Google is following Facebook in providing fact-check articles with greater visibility in order to help users distinguish misinformation from reliable information.
The new Fact Check tag was for Google News stories only, but Google is expanding it into Search globally and for all languages.
Although Google is working with established fact-checking organizations, like PolitiFact and Snopes, it's also opening up the system to publishers including The Washington Post and The New York Times.
Fact Check first rolled out in October previous year in the United States and UK search engine. Clicking through to that article would show you that that number was researched and found to be in line with worldwide human rights organizations' research and estimates.
The fact-checking feature, which was first introduced to Google News in the United Kingdom and USA in October, will now be displayed as an information box in general search results as well as news search results globally.
The system is far from flawless, though.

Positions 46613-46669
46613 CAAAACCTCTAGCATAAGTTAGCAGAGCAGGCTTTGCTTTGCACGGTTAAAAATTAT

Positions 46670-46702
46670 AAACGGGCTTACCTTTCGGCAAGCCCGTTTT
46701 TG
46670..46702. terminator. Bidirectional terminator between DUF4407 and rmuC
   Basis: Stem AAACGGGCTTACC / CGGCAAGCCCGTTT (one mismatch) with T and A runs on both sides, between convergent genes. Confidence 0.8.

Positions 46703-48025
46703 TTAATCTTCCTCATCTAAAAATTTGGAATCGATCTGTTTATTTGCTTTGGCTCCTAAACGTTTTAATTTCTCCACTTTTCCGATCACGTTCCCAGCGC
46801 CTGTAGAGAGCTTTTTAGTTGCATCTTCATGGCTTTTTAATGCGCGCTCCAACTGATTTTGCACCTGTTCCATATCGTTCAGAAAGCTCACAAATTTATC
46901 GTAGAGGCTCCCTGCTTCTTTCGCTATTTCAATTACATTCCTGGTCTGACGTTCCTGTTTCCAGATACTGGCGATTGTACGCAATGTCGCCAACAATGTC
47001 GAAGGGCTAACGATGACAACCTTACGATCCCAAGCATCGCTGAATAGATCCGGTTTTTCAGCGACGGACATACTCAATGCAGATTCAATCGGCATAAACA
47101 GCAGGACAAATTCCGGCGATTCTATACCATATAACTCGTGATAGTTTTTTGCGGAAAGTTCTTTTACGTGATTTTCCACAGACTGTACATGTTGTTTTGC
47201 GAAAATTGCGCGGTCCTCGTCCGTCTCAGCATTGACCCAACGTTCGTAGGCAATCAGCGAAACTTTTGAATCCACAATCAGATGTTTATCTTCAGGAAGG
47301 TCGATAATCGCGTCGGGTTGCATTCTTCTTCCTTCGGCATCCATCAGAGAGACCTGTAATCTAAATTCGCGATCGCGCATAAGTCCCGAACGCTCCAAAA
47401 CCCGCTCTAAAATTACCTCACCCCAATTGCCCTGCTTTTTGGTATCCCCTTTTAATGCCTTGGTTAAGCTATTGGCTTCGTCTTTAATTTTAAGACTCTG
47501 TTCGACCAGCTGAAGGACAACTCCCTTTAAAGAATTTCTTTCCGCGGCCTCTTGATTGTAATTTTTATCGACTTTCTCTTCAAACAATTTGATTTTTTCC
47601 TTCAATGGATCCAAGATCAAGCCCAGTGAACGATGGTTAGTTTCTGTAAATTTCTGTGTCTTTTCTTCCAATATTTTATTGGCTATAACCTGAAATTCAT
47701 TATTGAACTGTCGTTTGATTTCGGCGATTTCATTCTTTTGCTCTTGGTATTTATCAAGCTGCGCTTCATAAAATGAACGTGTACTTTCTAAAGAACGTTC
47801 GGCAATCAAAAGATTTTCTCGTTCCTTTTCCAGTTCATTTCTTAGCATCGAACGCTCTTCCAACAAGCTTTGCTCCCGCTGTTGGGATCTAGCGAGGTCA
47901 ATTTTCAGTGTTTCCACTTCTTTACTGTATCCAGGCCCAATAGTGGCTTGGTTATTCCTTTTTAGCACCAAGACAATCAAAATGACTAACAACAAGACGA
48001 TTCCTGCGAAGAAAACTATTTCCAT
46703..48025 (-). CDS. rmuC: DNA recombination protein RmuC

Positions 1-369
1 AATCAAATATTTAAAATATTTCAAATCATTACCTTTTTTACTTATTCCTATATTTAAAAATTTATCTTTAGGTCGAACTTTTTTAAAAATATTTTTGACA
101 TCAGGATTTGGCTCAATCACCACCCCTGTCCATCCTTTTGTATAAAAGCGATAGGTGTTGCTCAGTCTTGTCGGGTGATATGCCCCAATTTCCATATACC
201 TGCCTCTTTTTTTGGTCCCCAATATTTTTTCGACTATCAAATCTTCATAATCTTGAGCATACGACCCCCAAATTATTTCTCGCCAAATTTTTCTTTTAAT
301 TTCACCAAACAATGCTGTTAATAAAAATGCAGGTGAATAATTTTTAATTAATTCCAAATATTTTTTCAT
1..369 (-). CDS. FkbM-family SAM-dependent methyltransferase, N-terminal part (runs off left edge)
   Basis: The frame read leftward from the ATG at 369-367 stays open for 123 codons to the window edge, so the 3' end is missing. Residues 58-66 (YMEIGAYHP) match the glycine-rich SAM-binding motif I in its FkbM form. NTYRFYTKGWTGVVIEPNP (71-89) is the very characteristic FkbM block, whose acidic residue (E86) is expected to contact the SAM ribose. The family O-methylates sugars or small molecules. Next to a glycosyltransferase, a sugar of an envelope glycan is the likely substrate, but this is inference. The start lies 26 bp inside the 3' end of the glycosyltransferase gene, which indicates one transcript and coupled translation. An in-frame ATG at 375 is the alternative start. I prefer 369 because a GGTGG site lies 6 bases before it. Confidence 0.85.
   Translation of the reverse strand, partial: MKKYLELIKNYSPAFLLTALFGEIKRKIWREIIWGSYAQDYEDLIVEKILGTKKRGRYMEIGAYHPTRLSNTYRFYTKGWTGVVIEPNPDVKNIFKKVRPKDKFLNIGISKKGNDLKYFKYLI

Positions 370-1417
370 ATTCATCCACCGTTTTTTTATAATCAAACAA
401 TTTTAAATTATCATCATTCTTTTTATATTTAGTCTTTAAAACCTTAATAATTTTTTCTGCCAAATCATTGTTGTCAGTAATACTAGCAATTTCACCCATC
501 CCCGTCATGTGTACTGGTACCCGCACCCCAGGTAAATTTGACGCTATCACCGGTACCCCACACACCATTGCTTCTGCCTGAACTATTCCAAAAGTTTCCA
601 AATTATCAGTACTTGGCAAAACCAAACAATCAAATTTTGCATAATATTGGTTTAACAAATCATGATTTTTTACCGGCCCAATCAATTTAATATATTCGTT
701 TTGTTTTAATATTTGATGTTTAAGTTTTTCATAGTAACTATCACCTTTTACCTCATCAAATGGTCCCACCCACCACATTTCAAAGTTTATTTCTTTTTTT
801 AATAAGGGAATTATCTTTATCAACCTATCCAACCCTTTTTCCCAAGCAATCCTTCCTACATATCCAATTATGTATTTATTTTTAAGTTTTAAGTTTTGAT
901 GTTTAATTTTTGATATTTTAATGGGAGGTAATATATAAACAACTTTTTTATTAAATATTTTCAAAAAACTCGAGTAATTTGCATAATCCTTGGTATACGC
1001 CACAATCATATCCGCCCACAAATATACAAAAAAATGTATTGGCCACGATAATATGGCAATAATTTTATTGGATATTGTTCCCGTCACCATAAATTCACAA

While any publisher can apply to add fact-check labels to content, Google search algorithms will determine whether they appear in results, a spokeswoman said.
A recent example of just how far Google is willing to go to preserve the "spectrum" of opinions can be found in recent criticism of climate change deniers appearing at the top of search results for the Great Barrier Reef.
Users are told to expect conflicting fact-checking conclusions for some search results. Google faces the same challenge here as with ranking search results: it wants to be as transparent as possible without providing enough information to allow sites to manipulate the results.
"The snippet will display information on the claim, who made the claim, and the fact check of that particular claim", Justin Kosslyn, product manager of Jigsaw, Google's technology incubator, and Cong Yu, a research scientist, wrote on an official Google blog post.
It's worth noting that this isn't fact-checked by Google. The publishers using the fact check feature would have to deploy Schema.org ClaimReview markup on the web pages where they fact-check public statements.
Only publishers that are algorithmically determined to be an authoritative source of information will qualify for inclusion.